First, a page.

All right brain, you don't like me and I don't like you, but let's just do this one thing so I can get back to killing you with beer.<br /> <br />- Homer Simpson
I totally agree with the idea that following the MVC is a time saver when you look at your web application during a longer period. And one of the books that helped me working my way through the MVC, servlets, beans and JSP's is "core servlets and JavaServer Pages" from Marty Hall. Mary Hall also has a website where you can take a look and even download the pdf-file of the first version of his book : http://www.coreservlets.com. Another very good book, contaning a full web application built in MVC style, is "Apache Tomcat Bible" (Jon Eaves, Rupert Jones and Warner Godfrey). This book even explains how to install Tomcat, Mysql and other stuff to help you build a Java Web Application.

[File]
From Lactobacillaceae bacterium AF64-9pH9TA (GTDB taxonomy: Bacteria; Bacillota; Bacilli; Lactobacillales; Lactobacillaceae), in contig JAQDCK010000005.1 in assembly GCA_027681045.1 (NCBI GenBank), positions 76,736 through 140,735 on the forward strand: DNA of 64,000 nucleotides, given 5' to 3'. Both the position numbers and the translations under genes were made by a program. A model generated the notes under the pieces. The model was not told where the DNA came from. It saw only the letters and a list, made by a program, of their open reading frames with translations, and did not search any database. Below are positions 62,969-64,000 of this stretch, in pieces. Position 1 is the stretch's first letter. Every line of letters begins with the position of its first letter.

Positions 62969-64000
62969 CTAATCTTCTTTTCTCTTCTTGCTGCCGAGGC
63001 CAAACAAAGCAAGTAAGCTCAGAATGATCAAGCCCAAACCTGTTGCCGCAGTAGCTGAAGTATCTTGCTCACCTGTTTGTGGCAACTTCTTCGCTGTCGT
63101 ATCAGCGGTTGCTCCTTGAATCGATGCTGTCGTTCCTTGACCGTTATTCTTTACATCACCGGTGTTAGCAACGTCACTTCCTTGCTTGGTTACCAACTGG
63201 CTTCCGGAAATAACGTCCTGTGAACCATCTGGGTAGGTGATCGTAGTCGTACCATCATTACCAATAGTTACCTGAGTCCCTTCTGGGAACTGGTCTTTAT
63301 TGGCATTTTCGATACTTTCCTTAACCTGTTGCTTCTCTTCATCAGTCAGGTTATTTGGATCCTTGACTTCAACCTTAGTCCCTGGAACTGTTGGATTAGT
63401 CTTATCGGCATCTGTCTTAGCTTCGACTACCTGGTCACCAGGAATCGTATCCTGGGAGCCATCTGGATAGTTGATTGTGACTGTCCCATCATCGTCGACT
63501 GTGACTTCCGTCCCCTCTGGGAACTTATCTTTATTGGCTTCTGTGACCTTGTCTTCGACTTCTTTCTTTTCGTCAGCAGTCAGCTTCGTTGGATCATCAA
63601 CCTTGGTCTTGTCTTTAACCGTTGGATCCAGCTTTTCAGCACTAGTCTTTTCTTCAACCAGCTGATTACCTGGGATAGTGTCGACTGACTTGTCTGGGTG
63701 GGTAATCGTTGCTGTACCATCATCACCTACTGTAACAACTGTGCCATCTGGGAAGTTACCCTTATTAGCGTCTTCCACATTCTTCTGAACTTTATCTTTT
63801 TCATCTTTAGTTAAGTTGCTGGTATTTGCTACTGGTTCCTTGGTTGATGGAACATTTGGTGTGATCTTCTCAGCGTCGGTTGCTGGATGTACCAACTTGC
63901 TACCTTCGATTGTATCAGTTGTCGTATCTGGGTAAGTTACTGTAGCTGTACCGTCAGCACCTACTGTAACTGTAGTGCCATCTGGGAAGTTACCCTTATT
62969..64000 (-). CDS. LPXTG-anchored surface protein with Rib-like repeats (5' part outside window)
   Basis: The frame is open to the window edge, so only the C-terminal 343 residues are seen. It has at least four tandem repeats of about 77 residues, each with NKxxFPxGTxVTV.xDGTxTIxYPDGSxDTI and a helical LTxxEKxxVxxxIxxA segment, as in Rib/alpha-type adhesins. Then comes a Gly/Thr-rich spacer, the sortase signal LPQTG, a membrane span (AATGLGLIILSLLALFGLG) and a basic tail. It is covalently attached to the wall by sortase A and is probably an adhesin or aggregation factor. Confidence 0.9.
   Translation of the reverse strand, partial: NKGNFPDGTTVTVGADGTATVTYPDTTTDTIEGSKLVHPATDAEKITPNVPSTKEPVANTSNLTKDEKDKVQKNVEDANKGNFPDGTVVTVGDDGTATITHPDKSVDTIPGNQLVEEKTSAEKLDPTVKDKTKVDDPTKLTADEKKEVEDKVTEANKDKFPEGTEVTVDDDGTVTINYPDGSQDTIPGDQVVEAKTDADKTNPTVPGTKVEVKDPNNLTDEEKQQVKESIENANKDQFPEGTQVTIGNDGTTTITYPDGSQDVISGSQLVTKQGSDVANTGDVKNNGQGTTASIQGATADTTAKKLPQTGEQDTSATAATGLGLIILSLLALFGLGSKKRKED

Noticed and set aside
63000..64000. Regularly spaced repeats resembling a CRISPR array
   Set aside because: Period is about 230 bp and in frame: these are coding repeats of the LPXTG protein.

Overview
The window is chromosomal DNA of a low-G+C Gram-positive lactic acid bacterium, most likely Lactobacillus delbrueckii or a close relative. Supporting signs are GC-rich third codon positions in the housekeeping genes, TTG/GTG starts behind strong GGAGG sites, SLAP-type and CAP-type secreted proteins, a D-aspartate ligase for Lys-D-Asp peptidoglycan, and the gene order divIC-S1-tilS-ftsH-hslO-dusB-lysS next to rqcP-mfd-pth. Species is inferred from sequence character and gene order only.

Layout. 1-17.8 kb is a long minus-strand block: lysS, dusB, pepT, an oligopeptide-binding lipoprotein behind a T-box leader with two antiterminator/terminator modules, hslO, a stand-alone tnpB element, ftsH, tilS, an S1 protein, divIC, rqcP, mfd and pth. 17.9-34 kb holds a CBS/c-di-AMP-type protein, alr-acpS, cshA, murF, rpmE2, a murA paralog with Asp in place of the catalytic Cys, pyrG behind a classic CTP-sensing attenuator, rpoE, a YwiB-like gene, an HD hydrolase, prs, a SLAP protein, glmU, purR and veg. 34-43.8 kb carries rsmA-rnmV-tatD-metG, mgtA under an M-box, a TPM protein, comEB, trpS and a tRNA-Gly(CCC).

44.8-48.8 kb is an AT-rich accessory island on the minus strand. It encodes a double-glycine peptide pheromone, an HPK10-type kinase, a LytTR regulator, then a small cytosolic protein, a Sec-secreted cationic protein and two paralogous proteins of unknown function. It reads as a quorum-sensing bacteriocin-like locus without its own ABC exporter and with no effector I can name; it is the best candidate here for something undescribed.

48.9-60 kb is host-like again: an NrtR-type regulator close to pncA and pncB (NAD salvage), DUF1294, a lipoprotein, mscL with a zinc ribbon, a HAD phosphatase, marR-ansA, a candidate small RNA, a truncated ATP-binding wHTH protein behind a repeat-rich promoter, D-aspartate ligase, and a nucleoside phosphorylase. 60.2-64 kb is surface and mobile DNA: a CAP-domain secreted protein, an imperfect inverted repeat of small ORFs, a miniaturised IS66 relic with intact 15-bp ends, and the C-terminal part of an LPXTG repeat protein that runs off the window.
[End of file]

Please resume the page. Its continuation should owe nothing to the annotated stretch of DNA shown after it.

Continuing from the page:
Joined: Jan 24, 2001
thanks Gert, In online version of Marty's book, which part discusses MVC? thanks, Alex
Joined: Jul 13, 2003
I'm afraid I have to disappoint you, Alex. Marty Hall does not speak about the Model-View-Controller in his book. The reason why I think Hall's book is very good, is that he describes in detail the working of servlets and JSP's. And I still get a lot of tricks out of his book. But if you want to know more about the MVC, then there is the "Apache Tomcat Bible" from Eaves, Jones & Godfrey (Wiley Publishing, Inc). This book has the advantage that it not only explains the theory behind the MVC. But you can as well build a whole web application, based on the MVC. The source code of this web application can be downloaded at http://www.wiley.com/legacy/compbooks/eaves/. Where Marty Hall is very good at explaining the details and tricks of servlets and JSP's, this book is an essential one for every one who wants to build web applications with Java, Tomcat and MySQL.